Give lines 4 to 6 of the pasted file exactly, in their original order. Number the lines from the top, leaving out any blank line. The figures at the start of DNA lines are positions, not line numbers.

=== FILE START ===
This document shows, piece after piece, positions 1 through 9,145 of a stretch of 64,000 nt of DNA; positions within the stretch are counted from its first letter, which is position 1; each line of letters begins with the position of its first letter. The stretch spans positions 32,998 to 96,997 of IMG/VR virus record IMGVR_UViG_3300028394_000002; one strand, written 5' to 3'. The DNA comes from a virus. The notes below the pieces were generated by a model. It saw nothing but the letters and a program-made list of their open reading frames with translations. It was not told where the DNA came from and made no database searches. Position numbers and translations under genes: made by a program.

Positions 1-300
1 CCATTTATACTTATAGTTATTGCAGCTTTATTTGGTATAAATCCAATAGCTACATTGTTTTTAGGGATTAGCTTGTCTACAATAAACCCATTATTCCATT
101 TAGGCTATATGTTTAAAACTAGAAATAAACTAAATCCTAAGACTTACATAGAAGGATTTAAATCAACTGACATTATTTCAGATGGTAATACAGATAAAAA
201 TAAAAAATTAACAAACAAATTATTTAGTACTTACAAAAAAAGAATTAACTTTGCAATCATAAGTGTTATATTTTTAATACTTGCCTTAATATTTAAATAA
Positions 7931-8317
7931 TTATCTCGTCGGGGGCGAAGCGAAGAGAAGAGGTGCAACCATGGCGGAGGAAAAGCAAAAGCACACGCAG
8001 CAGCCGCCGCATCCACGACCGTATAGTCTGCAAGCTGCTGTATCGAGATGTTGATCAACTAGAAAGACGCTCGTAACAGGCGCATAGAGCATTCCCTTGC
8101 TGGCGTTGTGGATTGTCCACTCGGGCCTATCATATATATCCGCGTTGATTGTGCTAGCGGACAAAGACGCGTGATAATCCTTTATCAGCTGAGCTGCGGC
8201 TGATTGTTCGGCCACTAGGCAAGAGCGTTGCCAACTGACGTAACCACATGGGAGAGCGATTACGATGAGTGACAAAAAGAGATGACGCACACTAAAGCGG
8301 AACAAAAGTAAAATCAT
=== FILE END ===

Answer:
101 TAGGCTATATGTTTAAAACTAGAAATAAACTAAATCCTAAGACTTACATAGAAGGATTTAAATCAACTGACATTATTTCAGATGGTAATACAGATAAAAA
201 TAAAAAATTAACAAACAAATTATTTAGTACTTACAAAAAAAGAATTAACTTTGCAATCATAAGTGTTATATTTTTAATACTTGCCTTAATATTTAAATAA
Positions 7931-8317